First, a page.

By Michael Baadke
John McLoughlin, a medical doctor, fur trader and community leader in the Pacific Northwest, has been referred to as the “Father of Oregon.” He was born Oct, 19, 1784, in La Riviere du Loup, Quebec, Canada.
He joined the North West Company as a physician at Fort William on the northern shore of Lake Superior, and became a partner in the company, which would merge with Hudson's Bay Company in 1821.
Three years later, McLoughlin represented the company in the Columbia District and built Fort Vancouver, where he supervised a vast trade in furs, timber and more. In 1842 he established the town of Oregon City, where he later lived and became mayor.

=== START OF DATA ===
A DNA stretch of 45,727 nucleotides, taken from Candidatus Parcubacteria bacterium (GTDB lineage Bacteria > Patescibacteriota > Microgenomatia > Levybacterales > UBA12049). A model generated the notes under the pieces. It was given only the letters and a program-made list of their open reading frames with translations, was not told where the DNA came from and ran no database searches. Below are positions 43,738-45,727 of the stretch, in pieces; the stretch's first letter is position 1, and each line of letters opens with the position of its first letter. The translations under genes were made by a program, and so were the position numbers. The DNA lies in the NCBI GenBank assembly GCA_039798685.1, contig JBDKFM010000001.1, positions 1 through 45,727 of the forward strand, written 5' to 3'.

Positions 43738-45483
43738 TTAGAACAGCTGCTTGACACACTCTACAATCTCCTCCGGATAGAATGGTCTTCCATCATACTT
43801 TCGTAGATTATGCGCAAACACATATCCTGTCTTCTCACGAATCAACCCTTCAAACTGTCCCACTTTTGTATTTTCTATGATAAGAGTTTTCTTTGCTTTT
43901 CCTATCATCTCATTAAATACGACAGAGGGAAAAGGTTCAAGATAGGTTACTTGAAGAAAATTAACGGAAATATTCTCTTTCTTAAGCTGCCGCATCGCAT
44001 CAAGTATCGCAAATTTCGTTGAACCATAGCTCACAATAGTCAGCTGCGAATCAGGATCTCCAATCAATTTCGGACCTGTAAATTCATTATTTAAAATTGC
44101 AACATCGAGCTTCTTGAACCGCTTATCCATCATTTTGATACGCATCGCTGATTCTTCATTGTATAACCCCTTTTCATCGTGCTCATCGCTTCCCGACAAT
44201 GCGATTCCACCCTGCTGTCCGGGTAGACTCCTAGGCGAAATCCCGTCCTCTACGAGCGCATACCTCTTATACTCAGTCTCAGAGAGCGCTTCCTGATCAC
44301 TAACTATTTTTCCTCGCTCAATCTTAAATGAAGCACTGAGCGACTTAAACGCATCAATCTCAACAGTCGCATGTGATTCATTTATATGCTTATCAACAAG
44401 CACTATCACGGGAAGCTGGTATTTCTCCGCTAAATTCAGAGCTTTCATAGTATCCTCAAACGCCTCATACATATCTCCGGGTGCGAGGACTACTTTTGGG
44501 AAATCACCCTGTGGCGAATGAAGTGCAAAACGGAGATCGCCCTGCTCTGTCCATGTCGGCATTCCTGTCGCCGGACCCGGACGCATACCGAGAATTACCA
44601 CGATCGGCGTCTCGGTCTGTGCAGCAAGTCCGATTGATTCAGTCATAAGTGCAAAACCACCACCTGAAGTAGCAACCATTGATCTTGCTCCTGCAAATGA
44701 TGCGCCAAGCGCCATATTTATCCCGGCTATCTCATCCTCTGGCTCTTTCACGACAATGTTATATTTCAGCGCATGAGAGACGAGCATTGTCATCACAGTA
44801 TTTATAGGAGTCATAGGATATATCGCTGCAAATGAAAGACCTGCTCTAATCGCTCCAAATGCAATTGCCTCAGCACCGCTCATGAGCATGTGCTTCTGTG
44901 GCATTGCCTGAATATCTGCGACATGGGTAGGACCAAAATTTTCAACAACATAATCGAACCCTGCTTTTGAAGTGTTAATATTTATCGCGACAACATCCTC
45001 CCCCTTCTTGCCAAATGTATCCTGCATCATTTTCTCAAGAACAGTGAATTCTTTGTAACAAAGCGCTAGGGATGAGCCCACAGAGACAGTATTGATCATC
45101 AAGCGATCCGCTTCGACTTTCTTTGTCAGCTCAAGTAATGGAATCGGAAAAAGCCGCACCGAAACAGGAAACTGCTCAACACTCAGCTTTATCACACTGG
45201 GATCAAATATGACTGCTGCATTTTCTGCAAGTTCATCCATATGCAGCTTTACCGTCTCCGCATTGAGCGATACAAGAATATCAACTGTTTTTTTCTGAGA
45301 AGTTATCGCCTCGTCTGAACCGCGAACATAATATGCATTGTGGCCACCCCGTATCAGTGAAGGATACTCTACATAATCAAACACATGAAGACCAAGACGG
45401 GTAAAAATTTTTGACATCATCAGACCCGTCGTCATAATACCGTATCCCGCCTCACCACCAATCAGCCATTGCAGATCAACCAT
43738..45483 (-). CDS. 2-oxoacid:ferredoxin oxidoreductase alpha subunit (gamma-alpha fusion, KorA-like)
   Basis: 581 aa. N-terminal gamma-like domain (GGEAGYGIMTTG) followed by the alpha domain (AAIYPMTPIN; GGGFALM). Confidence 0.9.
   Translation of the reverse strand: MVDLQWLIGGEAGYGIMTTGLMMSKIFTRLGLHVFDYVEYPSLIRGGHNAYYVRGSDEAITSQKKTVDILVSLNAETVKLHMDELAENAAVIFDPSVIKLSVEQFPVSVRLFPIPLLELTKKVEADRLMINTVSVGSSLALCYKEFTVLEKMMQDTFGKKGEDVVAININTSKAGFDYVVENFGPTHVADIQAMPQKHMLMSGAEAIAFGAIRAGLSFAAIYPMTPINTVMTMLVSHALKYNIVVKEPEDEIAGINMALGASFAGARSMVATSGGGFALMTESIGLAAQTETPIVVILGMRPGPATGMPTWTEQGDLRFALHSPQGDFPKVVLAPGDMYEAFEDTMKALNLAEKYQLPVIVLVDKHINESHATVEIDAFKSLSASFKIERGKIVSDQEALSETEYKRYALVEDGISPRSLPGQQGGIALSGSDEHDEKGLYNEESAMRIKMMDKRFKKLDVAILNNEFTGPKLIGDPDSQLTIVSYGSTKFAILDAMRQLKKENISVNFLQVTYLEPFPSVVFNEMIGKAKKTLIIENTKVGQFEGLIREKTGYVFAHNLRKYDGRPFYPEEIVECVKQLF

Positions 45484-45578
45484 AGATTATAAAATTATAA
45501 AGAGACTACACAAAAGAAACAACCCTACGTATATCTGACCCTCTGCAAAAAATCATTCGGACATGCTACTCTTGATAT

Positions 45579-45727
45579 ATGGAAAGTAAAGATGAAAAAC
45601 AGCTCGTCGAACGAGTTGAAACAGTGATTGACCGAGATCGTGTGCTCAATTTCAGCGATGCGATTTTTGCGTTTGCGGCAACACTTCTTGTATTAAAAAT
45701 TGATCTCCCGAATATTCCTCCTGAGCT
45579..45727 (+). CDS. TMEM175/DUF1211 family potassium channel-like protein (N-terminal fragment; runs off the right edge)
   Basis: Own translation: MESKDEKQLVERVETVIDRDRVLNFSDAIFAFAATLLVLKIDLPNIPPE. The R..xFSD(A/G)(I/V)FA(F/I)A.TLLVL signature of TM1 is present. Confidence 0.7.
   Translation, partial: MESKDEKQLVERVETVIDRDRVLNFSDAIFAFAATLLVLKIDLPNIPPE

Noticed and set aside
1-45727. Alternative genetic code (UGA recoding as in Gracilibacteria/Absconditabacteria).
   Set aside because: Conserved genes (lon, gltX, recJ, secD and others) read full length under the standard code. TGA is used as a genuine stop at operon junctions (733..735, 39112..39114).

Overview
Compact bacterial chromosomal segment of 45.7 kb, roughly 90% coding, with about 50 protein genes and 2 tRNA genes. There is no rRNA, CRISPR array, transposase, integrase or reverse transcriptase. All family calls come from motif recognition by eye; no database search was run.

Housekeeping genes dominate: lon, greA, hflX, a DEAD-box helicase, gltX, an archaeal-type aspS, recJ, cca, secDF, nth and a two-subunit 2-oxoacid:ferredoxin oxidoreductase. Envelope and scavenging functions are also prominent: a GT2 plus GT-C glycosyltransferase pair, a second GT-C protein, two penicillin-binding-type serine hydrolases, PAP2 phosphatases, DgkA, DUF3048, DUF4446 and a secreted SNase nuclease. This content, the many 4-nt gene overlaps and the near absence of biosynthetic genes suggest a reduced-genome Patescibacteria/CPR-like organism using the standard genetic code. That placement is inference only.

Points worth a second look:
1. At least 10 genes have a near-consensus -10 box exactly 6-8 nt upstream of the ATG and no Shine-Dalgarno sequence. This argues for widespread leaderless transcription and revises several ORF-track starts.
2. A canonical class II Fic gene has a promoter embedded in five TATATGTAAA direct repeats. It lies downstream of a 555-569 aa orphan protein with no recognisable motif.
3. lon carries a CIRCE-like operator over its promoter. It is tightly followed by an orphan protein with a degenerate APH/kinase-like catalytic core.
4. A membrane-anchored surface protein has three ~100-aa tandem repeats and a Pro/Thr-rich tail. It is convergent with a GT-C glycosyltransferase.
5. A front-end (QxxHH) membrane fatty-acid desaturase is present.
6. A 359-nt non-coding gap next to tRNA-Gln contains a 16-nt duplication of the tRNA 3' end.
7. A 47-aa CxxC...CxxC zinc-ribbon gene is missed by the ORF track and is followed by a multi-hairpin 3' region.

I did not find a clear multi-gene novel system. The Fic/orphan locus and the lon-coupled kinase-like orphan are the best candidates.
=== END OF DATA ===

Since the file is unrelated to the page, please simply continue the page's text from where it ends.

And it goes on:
McLoughlin maintained peaceful relations with the Indians, who called him “Great White Eagle” for his imposing stature and mane of white hair. He aided settlers arriving in the Northwest, including Methodist missionary Jason Lee, who was also instrumental in developing the region.
McLoughlin is honored along with Lee on the 3¢ stamp issued Aug. 14, 1948, to commemorate the 100th anniversary of the establishment of the Oregon Territory (Scott 964).